Businesses will be able to intercept e-mail and instant messaging communications under proposed changes by the federal government to prevent data leakage.
The changes will give employers power to intercept all Internet-based communications without consent, including e-mails and instant message (IM) discussions.
Attorney-General Robert McClelland told The Sydney Morning Herald today the changes are a counter-terrorism measure to prevent hackers stealing sensitive data.
He said such legislation could prevent a breach similar to the Estonian Denial of Service (DoS) attacks in which a 19 year-old hacker disabled the Web sites of banks, schools and the Prime Minister's office.
Electronic Frontiers Australia chair Dale Clapperton said the legislation amounts to an infringement on privacy.
"The Attorney-General will give quasi-police powers to the private sphere which have only been held by the likes of ASIO (Australian Security Intelligence Organisation), the federal police and the crime and misconduct commission," Clapperton said.
"The counter-terrorism card does not exempt government from scrutiny.
"We want strong safeguards in place so that organizations will only exercise their new powers over privacy to defend against cyberattacks and not to snoop about what employees are saying about management."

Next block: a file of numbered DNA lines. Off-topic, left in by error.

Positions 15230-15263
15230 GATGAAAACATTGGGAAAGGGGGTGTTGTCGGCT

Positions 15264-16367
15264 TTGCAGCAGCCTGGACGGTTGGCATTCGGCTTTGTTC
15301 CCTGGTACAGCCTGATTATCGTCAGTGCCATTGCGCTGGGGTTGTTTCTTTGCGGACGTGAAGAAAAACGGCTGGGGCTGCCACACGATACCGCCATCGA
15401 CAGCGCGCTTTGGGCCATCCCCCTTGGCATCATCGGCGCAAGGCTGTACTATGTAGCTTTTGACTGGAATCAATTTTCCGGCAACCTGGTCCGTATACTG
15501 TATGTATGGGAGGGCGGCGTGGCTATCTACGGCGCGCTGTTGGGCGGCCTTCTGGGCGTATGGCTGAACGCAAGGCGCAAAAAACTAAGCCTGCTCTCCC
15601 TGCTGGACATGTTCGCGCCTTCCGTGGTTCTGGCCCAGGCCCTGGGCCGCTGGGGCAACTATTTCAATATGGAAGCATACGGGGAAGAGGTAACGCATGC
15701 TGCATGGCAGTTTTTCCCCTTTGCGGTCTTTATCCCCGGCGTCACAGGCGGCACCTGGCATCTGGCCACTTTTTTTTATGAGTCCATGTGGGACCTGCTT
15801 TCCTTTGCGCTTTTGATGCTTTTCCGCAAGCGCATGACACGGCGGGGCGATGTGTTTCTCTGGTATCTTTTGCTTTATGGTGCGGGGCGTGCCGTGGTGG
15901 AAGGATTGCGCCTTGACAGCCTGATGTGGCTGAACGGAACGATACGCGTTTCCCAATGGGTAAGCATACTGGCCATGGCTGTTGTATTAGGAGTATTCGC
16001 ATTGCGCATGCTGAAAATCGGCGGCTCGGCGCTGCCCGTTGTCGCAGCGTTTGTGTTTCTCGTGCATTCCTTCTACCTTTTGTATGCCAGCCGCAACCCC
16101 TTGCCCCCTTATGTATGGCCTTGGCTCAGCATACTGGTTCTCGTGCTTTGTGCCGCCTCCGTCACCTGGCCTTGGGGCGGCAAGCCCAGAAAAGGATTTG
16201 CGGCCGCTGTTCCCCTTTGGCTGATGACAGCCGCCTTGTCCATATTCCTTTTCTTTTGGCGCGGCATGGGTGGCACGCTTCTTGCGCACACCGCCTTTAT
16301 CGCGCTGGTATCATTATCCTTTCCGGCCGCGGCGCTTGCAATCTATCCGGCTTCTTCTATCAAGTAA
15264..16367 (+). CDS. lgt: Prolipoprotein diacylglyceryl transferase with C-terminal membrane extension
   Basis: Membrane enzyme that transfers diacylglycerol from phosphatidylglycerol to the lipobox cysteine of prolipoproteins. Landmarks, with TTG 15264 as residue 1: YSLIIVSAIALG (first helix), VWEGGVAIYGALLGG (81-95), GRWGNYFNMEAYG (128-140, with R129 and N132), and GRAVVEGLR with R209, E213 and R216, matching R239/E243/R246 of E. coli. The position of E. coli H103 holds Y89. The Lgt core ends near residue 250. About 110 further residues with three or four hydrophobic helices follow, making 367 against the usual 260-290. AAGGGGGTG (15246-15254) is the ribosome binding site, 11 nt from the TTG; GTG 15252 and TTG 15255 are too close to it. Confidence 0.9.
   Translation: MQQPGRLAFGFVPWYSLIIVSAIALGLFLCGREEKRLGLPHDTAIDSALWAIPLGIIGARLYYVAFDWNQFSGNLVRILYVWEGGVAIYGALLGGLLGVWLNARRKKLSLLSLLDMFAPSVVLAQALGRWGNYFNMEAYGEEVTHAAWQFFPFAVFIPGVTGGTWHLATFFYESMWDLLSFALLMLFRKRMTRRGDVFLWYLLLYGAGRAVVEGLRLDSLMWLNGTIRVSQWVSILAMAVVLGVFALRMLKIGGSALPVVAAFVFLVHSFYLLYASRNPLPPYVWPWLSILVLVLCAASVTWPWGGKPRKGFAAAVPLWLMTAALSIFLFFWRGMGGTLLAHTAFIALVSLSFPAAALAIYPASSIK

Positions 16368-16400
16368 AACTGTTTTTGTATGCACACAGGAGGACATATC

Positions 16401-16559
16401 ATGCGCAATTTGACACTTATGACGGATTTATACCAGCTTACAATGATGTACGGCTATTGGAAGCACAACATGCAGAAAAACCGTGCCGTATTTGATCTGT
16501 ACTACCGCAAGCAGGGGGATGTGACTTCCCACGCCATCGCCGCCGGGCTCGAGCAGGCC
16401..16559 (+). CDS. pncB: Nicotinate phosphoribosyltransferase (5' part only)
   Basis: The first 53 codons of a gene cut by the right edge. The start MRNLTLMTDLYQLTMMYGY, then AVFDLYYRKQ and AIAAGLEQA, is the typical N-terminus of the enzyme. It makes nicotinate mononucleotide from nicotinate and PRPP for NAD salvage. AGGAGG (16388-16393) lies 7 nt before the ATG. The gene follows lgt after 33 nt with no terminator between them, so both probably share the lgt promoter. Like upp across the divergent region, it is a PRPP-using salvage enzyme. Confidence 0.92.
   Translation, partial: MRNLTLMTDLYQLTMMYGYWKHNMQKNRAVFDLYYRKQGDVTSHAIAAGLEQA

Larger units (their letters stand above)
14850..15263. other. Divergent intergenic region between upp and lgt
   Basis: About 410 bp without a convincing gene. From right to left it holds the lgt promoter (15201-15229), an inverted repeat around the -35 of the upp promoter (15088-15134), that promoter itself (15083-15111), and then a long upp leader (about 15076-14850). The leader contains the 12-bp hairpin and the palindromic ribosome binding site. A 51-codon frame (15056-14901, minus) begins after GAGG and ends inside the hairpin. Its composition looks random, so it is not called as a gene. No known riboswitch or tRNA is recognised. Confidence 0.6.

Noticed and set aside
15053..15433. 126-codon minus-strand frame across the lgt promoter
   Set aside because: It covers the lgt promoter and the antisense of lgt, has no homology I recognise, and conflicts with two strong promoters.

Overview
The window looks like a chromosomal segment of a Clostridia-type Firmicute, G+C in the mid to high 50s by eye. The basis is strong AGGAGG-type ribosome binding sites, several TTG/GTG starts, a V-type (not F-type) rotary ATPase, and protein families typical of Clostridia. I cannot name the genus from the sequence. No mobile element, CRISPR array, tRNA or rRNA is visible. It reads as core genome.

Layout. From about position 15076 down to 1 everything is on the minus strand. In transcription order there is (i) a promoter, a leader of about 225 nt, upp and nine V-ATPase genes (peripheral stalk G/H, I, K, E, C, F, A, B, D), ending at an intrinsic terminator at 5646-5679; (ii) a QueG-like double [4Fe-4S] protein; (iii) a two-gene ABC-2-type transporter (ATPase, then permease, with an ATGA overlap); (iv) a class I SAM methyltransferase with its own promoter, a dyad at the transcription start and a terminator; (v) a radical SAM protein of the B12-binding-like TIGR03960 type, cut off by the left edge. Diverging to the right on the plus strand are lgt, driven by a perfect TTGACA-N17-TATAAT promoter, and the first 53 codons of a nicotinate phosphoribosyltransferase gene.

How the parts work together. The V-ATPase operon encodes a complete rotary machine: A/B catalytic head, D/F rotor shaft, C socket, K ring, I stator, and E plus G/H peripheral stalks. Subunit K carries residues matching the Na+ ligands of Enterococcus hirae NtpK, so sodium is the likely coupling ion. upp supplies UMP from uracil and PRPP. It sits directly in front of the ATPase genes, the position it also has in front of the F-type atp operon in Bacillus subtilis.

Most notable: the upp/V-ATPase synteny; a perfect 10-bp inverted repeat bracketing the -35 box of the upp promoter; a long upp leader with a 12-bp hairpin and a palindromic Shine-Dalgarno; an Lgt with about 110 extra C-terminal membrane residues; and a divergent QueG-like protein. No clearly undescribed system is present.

The laws have raised additional questions about whether safeguards will exist to protect intercepted data from being used by law enforcement and third party organizations.
Nick Elsmore, director of security consultancy SIFT, said the laws will have little impact because most businesses have a provision for e-mail interception in employee contracts.
"The so-called changes are perplexing because businesses already have the ability to monitor employee communications under NSW law," Elsmore said, adding that e-mail archiving is often part of record-keeping requirements.
"Now they no longer have to tell them. I can't see how this will achieve anything. If I were a terrorist, I wouldn't be sending my plans out over work e-mail.
"The devil is in the detail. We will have to wait to see what the broader consequences are."
The classification of e-mail as either a stationary or active medium is the real issue, according to Elsmore. The legislation could make it easier for law enforcement to sequester captured e-mail and IM data by categorizing Internet communication as stationary and therefore require a search warrant, rather than an interception warrant.
"The wording makes a massive difference, but it is to argue the bill for counter-terrorism," he said.
Previous amendments to the Telecommunications (Interception) Act forced Internet Service Providers (ISPs) to make a provision for law enforcement to tap all forms of IP voice communications.
Industry experts and ISPs criticized the provision and argued it is technically impossible to intercept Voice over Internet Protocol (VoIP), online game chat and other encrypted IP communications.